Although we recently chatted
with the film's director, Kevin Macdonald, and star, Saoirse Ronan, ComingSoon.net had the opportunity to catch up with How I Live Now
's director of photography, Franz Lustig, at the month's Camerimage Festival of the Art of Cinematography in Bydgoszcz, Poland. Set in the immediate future, the film takes a look at the outbreak of World War III, as told through the eyes of an American teen sent to live with relatives in Europe. You can check out Lustig's thoughts on constructing the look of the dramatic anti-war film in the interview below.
If you missed them, be sure to check out our previous Camerimage interviews here
and look for more in the days to come.
CS: How are you enjoying Camerimage so far?
Oh, I'm very happy. I'm watching so many movies and I'm in great company with all these masters. I think you never stop learning, so it's great to have discussions about films with these guys. You hear all the old stories and it's really, really great. I'm enjoying it.
CS: How did you meet Kevin Macdonald for the first time?
Kevin and I met during a commercial. I do a lot of commercials. I haven't done a feature for five years because I became a father and I wanted to spend more time at home. When I met Kevin the year before "How I Live Now," it was kind of a documentary style commercial for UBS for a bank. It was this racecar driver Maria Teresa de Filippis. She's 85 or something. Really old. She's the only female racer from the '30s, I think it was. She's really famous with Ferrari. We got this three million dollar car and she's racing it on one side and we're trying to chase her with a Russian arm and doing other visuals and interviews. It was also a mixed format thing. We did Alexa and 35 and it turned out to be a really nice experience and a lovely day with Kevin. Obviously, when you meet somebody like Kevin, who I admire for his work, it's always exciting how you click. There's one thing with the work where it's about what you can do technically, but there's something else altogether in the chemistry. I think that worked pretty well from the start. When he came the February after to the Berlin Film Festival's world premiere of "Marley." Luckily I was there and we had dinner and he offered me "How I Live Now."
CS: What was your personal vision for the film?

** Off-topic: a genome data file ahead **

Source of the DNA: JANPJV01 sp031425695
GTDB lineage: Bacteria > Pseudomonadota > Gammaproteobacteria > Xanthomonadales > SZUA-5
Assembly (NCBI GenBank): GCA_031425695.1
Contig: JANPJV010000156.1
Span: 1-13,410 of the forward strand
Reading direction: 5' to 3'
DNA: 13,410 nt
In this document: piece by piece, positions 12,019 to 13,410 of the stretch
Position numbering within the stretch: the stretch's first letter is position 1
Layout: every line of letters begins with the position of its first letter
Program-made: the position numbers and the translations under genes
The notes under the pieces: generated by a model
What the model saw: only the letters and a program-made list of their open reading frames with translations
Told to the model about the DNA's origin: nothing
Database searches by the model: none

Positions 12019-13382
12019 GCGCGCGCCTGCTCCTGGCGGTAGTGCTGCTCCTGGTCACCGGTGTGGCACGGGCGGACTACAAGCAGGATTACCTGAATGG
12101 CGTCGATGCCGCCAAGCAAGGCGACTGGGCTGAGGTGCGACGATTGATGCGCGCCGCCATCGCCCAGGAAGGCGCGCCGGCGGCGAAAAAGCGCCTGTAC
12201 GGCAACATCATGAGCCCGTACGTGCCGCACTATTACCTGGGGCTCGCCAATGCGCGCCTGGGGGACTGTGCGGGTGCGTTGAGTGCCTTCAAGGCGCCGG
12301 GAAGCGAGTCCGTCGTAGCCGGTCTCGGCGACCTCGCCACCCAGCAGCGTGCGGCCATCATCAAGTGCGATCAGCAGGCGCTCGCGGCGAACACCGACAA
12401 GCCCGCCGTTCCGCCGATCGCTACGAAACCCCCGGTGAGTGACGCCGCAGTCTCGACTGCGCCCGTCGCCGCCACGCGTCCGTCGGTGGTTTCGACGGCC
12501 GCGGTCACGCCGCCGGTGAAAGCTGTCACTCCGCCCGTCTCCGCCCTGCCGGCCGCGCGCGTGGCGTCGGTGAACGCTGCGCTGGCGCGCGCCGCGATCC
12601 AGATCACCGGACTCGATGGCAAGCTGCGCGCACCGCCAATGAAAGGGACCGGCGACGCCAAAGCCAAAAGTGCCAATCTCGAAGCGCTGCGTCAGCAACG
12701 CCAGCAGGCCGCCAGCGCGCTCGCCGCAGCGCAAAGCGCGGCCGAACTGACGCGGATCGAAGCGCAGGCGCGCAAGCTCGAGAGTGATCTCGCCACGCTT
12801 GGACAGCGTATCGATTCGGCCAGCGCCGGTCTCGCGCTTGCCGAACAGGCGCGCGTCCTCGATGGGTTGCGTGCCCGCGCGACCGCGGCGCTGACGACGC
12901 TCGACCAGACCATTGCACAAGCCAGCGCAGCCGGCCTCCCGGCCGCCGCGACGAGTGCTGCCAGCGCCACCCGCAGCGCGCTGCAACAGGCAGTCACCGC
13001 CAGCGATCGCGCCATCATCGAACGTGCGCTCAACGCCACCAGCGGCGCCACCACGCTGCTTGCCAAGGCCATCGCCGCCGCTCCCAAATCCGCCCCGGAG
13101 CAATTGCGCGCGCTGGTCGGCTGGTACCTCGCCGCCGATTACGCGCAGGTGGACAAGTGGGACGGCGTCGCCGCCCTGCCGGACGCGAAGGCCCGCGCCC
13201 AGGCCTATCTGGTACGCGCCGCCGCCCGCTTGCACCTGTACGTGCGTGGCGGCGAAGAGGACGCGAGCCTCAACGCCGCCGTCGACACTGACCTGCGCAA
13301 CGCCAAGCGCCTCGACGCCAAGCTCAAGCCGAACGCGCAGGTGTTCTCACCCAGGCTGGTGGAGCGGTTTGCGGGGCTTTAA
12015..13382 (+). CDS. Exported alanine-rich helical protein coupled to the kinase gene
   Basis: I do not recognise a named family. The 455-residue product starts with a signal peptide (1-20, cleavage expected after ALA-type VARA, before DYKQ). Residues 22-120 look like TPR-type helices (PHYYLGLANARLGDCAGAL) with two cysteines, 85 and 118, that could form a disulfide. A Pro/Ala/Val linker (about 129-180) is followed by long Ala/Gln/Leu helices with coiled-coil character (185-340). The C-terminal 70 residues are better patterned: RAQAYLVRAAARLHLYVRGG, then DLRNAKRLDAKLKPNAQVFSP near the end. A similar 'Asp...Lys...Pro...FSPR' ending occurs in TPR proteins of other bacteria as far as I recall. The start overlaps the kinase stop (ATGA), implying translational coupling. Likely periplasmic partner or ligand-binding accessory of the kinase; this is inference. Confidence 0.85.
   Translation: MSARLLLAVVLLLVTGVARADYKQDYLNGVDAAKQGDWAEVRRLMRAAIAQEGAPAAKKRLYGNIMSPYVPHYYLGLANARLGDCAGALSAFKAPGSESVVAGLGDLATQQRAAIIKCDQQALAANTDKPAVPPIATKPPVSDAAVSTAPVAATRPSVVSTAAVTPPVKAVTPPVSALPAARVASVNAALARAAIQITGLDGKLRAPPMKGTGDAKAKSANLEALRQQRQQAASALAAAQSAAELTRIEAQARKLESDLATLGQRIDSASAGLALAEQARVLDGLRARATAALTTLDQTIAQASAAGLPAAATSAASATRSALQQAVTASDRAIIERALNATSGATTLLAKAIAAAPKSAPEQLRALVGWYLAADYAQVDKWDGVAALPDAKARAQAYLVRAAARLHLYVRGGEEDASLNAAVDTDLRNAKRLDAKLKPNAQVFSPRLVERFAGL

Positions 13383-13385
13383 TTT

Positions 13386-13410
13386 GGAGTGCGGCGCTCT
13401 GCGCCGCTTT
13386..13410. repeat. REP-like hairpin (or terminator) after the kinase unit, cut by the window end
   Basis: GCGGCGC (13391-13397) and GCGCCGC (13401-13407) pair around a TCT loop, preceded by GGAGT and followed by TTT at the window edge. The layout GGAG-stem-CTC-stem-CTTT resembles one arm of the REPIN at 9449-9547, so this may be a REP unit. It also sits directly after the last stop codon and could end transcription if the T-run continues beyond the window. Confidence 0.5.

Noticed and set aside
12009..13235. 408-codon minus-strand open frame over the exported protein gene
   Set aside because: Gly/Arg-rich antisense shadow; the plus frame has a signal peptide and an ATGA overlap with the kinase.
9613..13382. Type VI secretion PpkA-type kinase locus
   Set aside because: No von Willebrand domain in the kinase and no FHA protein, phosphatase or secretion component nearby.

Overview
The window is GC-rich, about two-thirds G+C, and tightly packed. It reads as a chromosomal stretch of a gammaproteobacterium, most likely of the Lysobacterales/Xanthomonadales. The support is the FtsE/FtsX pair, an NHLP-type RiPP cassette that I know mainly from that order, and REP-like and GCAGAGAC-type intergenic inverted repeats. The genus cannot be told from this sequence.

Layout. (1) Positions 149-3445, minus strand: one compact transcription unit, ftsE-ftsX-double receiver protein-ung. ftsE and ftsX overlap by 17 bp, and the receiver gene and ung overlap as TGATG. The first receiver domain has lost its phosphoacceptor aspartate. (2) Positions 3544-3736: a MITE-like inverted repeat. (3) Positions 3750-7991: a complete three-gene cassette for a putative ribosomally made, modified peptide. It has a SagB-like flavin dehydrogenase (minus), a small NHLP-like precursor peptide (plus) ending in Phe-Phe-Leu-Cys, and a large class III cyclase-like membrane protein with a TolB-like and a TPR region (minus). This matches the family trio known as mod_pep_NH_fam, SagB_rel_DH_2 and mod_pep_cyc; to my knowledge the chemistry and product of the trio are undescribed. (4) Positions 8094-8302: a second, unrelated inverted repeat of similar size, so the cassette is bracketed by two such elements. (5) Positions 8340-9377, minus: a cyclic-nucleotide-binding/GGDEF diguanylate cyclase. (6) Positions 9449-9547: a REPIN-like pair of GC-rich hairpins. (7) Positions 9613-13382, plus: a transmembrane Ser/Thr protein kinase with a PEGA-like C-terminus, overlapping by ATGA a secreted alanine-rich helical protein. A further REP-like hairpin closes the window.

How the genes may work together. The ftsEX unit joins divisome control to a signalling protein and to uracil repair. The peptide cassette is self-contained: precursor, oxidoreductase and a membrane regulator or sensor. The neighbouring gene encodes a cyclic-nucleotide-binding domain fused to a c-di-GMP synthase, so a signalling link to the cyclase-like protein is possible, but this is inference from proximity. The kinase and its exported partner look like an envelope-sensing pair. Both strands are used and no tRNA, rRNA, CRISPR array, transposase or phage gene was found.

"How I Live Now" is an anti-war film for teenagers and I'm always seeking for a message in the feature work I do. I want to leave something. Besides entertaining people, I want to leave something that makes sense. For me, a feature is like a tattoo. You can't wipe it off. It stays, so I make my decisions quite profoundly. That might seem a bit picky for some people, but I take the liberty and the luxury to only do the features that I really want to do at any particular moment of my own life and where I'm at. Then I can be good and it's not a job. I don't see it as a job. Commercials are something different. You sell a product. To balance that out, there has to be something more. I had read the novel of "How I Live Now." It's a fabulous book and a work of young adult literature that should be read by all school kids, I think. It really condemns war, but also tells you a love story. It's very approachable for teenagers. In the end, we had to hit that mix of romantic teenage love story and a grim journey in war times. Some people don't get that together, but we just decided to do it that way and make two different parts. Have the one world end and have the new, grim world start. When I read it, I thought, "How the hell do we do this with little kids?" They tried for eight years to get the film going and couldn't lift it off the ground. Many components came together. First, Sersh [Ronan] is amazing. She's perfect for the role. She's 18, but she looks like 16 so you can do certain scenes and things schedule-wise with her that you couldn't do with a 16-year old. That extends your budget or your shooting time. Then it's the same with the eight-year old, Harley [Bird], who has never acted in live-action. She's the voice of "Peppa Pig" and won a BAFTA for that, but she never actually was acting. You didn't know how she would react. To have all these kids playing these parts and scheduling them with night shoots and complicated weather situations, I think they were not scared, but they just couldn't do it for some reason. When I jumped on and Kevin and Sersh and everything came together, it was just one of those moments where you have all the components and then you can do a film. It was tricky, though, and I found all kinds of ways to move really quickly and fast with this young cast. We didn't expect the little one to last a whole day and be able to repeat scenes and continuity. You can't expect something like that. We had to be really flexible and, really, it felt sometimes like a documentary film, but with actors. We were changing the angle in the room all the time and covering really quickly with a handheld Alexa M with a 20-60 zoom, handheld on the Easyrig. It was super-fast. Even if you step into a closeup and it wasn't exactly right, you could adjust it on the zoom, which I love. I love when I get a real moment from a young actress that can't be repeated. Its my job to get it.